Pelvic Health

Expert Care to Restore Your Confidence

Millions of American men and women have chronic pelvic pain or a pelvic floor disorder, but many don’t even realize it or seek medical care. While it’s far from easy to talk about these sensitive health issues, several effective treatment options are available—so you can welcome back a full and active life.

At Holland Hospital, we offer the compassionate, specialized care you need to alleviate your symptoms, often without surgery. Our experienced physical therapists work in tandem with primary care physicians, OB/GYNs and urologists to treat both men and women suffering from: urinary incontinence, pelvic pain, bowel dysfunction, abdominal weakness or separation, prolapse, postpartum issues and more.

Learn more about the specialists at Western Michigan Urological Associates  

What is Pelvic Floor Dysfunction?

Struggling with pain in your lower back or pelvis? Do you experience pain when urinating or during sex? There could be many reasons, but one often overlooked is pelvic floor dysfunction (PFD). The “pelvic floor” is a group of muscles forming a sling across the pelvis. These muscles and surrounding tissues keep pelvic organs (bladder, uterus or prostate, and rectum) in place so they can function properly. Problems with one or more pelvic organs happen when the muscles or tissues become weak or tight.

Although women are more often diagnosed with pelvic floor dysfunction, the condition affects men, too. It’s estimated that 1 out of every 5 Americans (of every age) experiences some type of PFD in his or her lifetime. More than 25 million Americans also suffer from urinary incontinence or involuntary loss of urine.

Learn more about uterine prolapse and urinary incontinence.

Care Centered Around You

No matter what you’re facing, or how sensitive the issue may seem, we believe you deserve personalized, comprehensive and prompt care for your bladder, bowel or pelvic condition. Our providers will take the time to get to know you, so we can better understand and treat your unique symptoms.

To achieve the best possible outcome, we’ll work closely with you to tailor an individual treatment plan based on your specific health history, symptoms and goals.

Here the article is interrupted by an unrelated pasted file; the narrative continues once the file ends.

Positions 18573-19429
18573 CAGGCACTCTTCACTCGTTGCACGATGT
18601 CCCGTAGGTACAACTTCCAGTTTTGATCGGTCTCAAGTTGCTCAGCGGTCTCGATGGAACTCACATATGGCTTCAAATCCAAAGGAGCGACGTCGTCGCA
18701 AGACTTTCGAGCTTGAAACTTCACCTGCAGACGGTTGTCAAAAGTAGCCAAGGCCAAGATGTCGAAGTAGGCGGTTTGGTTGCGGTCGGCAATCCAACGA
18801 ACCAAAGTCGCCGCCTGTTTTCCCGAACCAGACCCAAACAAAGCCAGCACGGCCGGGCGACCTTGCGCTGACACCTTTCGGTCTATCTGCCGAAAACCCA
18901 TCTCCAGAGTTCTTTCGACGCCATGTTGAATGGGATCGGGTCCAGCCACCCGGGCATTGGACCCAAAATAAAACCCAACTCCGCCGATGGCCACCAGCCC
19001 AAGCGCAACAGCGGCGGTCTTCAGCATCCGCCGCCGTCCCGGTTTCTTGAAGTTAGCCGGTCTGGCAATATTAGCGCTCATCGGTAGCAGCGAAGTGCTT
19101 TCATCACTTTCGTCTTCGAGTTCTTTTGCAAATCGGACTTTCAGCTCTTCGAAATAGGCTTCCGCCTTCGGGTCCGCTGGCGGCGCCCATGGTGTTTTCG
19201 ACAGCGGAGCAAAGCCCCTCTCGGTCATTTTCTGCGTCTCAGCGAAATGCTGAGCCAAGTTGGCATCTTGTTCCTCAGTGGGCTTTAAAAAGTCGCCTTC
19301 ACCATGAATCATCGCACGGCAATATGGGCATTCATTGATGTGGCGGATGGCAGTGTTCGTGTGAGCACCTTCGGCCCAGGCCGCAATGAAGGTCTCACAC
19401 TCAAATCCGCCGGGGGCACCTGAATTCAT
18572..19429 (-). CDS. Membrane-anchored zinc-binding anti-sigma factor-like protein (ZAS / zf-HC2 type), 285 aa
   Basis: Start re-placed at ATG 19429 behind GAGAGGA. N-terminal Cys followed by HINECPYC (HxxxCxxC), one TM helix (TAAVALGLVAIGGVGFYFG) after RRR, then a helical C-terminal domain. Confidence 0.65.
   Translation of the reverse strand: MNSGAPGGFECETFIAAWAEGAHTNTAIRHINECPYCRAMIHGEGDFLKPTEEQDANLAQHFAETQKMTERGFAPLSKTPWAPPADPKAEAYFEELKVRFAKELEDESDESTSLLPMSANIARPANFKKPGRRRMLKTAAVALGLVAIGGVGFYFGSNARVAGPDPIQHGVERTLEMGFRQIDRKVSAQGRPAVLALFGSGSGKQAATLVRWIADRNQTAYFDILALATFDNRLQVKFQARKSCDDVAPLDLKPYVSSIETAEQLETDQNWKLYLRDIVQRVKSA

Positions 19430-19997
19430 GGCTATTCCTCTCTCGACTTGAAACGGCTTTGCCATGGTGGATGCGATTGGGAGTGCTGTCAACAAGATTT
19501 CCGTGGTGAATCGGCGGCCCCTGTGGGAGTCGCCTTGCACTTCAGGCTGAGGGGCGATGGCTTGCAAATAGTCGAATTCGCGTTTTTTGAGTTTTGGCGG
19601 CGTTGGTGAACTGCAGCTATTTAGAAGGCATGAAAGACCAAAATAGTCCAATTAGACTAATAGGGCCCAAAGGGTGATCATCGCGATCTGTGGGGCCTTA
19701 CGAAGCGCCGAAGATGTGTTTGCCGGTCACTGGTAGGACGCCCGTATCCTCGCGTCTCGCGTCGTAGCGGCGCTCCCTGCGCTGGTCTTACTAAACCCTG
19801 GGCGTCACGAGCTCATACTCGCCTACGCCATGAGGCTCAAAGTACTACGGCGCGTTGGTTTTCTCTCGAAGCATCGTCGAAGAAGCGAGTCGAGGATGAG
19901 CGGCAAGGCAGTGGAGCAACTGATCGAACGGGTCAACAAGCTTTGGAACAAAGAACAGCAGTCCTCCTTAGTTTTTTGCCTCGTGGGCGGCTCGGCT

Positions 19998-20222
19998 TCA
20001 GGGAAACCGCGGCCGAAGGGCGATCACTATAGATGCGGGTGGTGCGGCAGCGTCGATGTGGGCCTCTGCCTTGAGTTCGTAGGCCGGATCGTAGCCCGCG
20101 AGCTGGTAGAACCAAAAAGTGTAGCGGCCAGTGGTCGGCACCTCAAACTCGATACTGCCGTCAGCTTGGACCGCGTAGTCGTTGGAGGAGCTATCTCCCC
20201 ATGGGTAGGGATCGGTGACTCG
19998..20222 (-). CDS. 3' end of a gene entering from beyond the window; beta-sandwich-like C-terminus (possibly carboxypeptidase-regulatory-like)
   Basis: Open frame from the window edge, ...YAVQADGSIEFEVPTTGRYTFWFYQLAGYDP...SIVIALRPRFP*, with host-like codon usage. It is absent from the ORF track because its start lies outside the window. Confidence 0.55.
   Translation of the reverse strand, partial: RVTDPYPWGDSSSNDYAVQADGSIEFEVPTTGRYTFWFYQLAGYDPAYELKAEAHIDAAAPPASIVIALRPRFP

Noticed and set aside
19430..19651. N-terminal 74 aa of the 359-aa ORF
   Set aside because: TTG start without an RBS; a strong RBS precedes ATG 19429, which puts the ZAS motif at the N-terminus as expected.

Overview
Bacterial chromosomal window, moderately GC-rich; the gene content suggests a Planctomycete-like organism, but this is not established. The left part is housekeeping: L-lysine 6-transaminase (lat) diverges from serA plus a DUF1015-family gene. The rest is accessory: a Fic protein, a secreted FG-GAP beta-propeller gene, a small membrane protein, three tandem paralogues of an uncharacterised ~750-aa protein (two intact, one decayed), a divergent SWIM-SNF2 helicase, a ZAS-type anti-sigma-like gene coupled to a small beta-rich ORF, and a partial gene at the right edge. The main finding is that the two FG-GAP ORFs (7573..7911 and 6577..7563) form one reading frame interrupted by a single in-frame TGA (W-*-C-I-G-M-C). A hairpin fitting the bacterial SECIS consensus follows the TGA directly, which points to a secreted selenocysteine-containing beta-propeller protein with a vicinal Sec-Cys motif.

Your Team of Specialists

Our bladder and pelvic health team incorporates the expertise of multidisciplinary professionals, including pelvic health physical therapists, urologists, nurses, radiologists and others. Whether you need physical therapy or surgery, our responsive, caring providers will find the solution that works best for you.

Together with you and your primary care doctor, our team will ensure continuity of care. As our patient, you are the center of our treatment program.

Treatment: Your Path to Relief

With your help, our urologists and pelvic health specialists will get to the root cause of your symptoms. Depending on your condition and preferences, treatment options may include:

  • Rehabilitation: After a complete evaluation, your treatment may include hands-on techniques, education, biofeedback, electrical stimulation and exercises. Combined with lifestyle modification, these approaches can help you understand your body, strengthen your pelvic floor muscles, and relieve pain and symptoms.
  • Medications: Effective medications are available for people with overactive bladder and urge incontinence, a bladder control problem marked by sudden, intense urinary urges and urine leakage. Other medications can also improve the symptoms of incontinence by increasing muscle tone in the area surrounding the urethra. According to a study in the Journal of the American Medical Association, 69 percent of people had improved symptoms after taking incontinence medications for eight weeks.
  • Hormone Therapy: Estrogen replacement cream is a targeted, topical treatment that delivers estrogen only to the treated tissues and surrounding areas. This treatment is considered safe for long-term use and does not have the same risks as hormone replacement therapies often prescribed for menopausal symptoms.
  • Surgery: If less-invasive options have been exhausted without producing satisfactory results, several surgical options can be considered to correct bladder control issues. The most common types of procedures involve slings, injections or implants.